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January 18, 1914 - Image 1

Resource type:
Text
Publication:
The Michigan Daily, 1914-01-18

Disclaimer: Computer generated plain text may have errors. Read more about this.

i

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A7

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ANN ARBOR, MICHIGAN, SUNDAY, JANUARY 18, 1914.

PRICE

IES
OF
riant to

EVENTS FOR TODAY
Dr. Thomas Nicholson lectures on
Wesleyan Guild series, Methodist
church, 6:30 o'clock.
Mr. Jeremiah Jenks addresses univer-
sity women, Newberry hall, 4:30
o'clock.
Mr. Jeremiah Jenks lectures at Ma-
jestic theater, 6:30 o'clock.
Prof. Herbert L. Willets lectures en
Union Guild series at Congregation-
al church, 7:45 o'clock.
Prof. Filibert Roth speaks on weekly
gathering program at Michigan Un-
ion, 2:30 o'clock.
EVENTS OF TOMORROW

NOTED ALUMNUS
WILL TALK FOR
Y' ATMAJESTIC
Prof. Jerenjiali hJenks, of New York,
Econoujic Expert, to Talk
on Social Aspect of
Christianity.
PRO l'. FLI BERT ROTH WILL
TALK A T UNION ON FORESTRY
Affaiir Will };e Last Smuday Afternoon
Gathering Until After
Examinations.

COLLEGE MUSIC
WILL FEA TUR E
HOMECONCERT
Success of Past Concerts Warrants
Scheduling of Other Performances
Before Starting on
Trip.
OPERA MUSIC FROM LEADING
UNIVERSITIES To BE SUNG

* *

* * * * m *

y

VARSITY ELECTIO-N RESAIJS
-0-
For Football Imnager
John T. Naylon, '1iE.....398
Harold Schradzki, '15L ....534
(Schradzki's majority 136)
For Assistant Football Managers
Boyd Compton, '16.......481
(Elected)
Joseph 1-I. Fee, '16.......423
(Elected)
Walter A. Reichle, '16E ....368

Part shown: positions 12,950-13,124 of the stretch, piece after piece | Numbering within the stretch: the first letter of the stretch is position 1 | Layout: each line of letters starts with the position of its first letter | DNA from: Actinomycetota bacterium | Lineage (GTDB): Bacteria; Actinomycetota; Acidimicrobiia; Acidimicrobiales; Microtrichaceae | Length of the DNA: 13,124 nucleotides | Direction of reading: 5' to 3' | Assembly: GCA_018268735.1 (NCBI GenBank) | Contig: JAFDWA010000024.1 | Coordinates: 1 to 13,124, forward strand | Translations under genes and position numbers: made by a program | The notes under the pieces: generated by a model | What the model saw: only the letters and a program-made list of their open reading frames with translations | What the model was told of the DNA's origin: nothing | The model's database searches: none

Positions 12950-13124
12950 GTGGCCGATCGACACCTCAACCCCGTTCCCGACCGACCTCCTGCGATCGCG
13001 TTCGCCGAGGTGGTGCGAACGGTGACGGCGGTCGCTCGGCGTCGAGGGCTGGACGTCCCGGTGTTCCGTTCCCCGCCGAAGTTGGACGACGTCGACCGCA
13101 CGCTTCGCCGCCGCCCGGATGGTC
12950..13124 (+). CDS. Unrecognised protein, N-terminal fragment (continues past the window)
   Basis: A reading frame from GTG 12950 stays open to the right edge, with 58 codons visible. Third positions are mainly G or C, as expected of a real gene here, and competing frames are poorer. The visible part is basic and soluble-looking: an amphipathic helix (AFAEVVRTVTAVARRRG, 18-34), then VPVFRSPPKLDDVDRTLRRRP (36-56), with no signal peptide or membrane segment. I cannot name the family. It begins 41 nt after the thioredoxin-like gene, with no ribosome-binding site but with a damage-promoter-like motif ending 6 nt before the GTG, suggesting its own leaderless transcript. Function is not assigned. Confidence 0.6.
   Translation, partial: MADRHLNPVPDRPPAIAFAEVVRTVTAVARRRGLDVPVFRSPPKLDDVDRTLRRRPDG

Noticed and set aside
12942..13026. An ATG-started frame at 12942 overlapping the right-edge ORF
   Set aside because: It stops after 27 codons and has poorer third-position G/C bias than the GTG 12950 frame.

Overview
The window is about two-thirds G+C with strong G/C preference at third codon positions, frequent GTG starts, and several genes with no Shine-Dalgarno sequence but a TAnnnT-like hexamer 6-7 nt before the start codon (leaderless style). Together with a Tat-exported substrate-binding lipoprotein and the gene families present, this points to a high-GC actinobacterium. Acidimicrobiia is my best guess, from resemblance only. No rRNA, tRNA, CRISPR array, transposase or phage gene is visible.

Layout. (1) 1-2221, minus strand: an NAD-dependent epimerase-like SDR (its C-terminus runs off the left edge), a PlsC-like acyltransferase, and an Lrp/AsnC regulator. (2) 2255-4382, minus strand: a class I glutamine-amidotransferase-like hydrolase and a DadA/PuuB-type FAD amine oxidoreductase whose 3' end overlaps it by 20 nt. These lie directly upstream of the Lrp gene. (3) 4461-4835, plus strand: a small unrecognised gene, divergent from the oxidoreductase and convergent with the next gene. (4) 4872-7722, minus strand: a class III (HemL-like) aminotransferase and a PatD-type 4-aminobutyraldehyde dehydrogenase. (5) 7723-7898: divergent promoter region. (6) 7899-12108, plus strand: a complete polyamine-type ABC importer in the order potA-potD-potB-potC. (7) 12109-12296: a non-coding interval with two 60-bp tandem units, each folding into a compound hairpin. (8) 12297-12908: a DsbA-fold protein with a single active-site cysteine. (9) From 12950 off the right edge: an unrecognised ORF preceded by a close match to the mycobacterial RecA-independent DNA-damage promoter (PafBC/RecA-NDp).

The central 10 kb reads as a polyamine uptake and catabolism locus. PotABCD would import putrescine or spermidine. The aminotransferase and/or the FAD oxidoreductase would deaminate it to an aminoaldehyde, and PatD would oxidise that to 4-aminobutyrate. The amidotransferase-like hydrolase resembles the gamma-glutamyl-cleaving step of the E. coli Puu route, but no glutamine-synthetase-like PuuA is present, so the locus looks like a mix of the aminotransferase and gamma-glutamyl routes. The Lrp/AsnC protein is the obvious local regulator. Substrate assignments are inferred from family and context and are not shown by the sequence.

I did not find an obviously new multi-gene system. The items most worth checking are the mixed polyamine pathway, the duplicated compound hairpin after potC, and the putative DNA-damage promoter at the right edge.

Russell Stearns, '16 ........391
For Interscholastic Manager
Ralph Conger, '14 ......1..202

4

CAMPUS FAI
USE OF DII
VOTING SY:

Harold
Race

Schradzki Wins 1
by Large Majority;
Is Interscholastic
Manager.

STORIAN AND
E ELECTED YET
e Will Serve on
Different
es.
ment of the cap
aquet committees
dent Waldo Fel-.
of senior literary
complete. Herbert
pointed chairman
ittee, to take the
irtevant, who has
anship because of
but will remain
The class toast-
d prophet will be
to be held next
is the complete

Production to Be Original With
of Seats Reduced to
2: Cents.

Price

Soph Lit smoker at Michigan Union,
8:00 o'clock.
Junior Classes to Elect Councilmen
Junior lits will meet at 4:00 o'clock,
Tuesday afternoon, in room 203, Tap-
pan hall, to elect student councilmen.
Junior laws will meet at 4:00 o'clock,
Monday afternoon, for the same pur-
pose, while the junior medics and en-
gineers will not meet until the end of
the w eek to choose their represen-
tatives,
DRAMA COMMITTEE
SEES'SAERW
Official Endorsement of Play Delayed
by Albsence of One of
Committee.

chair-
irman,

Prof. Jeremiah W. Jenks, '78, pro-
fessor of civics at New York Universi-
ty, head of the Far Eastern Chinese
Bureau in New York City, and an au-
thority of great prominence on social
and economic questions, will speak at
6:30 o'clock this evening at the Ma-
jestic theater on the subject "Chris-
tianity as the Basis for Civic and So-
cial Reforms."
Prof. Jenks, who during the last
yea r of President Roosevelt's a dmin-
istration, was appointed by him on a
commission to go to China, has writ-
ten several important books, one of
thsee, a social study outline, is used
throughout the United States by the
Y. M. C. A.
Professor Jenks will speak to Chin-
ese students at McMillan hall, at 2:30
o'clock in the afternoon. He will ad-
dress the women of the university at
4:30 o'clock. Professor Jenks will be
the guest of President Hutchins while
in Ann Arbor.
Professor Roth at Union
Union members will have an oppor-
tunity, at 3:00 o'clock this afternoon,
of hearing Prof. Filibert Roth, dean of
the forestry department, who will talk
on the, Conservation Congress recent-